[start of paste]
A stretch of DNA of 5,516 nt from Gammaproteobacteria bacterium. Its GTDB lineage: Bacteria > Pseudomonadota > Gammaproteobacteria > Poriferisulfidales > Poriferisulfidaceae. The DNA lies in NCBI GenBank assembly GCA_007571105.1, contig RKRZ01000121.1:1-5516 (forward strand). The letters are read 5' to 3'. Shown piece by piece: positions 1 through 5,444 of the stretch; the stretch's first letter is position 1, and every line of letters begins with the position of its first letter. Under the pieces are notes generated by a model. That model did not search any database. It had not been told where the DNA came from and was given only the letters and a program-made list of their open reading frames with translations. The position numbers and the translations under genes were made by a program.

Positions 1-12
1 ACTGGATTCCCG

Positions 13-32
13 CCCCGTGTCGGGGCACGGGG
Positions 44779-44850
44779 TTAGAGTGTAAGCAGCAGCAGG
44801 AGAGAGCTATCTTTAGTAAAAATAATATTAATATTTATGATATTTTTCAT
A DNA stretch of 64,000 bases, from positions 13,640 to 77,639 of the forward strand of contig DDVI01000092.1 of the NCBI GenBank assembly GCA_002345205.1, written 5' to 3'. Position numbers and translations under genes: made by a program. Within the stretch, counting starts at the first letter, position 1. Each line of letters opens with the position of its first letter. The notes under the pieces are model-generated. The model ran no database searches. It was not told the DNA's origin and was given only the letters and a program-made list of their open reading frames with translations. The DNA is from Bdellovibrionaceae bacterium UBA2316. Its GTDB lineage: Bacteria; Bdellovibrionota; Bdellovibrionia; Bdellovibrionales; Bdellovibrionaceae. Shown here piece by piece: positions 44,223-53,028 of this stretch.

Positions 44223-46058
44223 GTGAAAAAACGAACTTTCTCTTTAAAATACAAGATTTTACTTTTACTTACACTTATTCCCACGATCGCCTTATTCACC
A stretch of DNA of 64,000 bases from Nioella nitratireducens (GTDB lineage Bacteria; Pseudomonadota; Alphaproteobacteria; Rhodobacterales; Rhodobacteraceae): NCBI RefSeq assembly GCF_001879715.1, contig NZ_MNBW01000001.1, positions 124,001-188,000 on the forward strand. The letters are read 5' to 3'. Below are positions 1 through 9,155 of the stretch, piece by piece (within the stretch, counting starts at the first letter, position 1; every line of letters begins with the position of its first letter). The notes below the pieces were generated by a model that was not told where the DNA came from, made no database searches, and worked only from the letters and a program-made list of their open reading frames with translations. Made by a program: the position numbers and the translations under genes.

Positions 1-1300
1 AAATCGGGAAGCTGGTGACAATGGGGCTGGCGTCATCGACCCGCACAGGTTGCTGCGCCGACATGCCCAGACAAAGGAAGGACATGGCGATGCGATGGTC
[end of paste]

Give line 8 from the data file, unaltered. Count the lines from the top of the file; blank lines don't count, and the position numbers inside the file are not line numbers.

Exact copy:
44801 AGAGAGCTATCTTTAGTAAAAATAATATTAATATTTATGATATTTTTCAT